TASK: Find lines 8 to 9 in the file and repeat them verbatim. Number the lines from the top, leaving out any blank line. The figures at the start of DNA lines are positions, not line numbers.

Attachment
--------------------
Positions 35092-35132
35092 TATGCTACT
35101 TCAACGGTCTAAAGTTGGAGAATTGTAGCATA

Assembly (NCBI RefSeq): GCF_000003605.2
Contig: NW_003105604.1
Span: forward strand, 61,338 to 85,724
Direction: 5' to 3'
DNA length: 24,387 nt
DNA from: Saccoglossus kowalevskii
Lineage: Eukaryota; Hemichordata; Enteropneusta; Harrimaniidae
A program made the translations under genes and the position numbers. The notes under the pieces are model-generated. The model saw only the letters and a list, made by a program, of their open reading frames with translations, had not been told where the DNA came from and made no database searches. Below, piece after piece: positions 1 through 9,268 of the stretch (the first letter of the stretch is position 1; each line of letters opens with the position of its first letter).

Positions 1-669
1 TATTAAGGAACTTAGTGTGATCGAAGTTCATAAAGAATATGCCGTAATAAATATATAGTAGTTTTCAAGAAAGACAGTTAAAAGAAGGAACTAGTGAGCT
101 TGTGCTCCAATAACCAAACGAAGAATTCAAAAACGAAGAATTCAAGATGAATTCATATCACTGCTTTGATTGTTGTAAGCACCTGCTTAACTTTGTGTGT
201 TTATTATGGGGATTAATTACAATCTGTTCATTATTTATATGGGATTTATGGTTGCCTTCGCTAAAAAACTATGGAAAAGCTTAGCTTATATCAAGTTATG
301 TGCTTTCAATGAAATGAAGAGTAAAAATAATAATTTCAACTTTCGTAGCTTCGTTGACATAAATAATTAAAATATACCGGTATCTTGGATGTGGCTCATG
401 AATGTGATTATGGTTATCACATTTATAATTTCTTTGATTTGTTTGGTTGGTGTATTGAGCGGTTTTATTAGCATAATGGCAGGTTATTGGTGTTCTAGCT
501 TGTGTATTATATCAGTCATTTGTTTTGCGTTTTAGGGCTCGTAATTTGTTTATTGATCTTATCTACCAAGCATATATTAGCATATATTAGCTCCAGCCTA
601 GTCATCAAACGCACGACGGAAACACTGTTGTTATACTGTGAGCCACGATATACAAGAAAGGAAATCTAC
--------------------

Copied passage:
DNA length: 24,387 nt
DNA from: Saccoglossus kowalevskii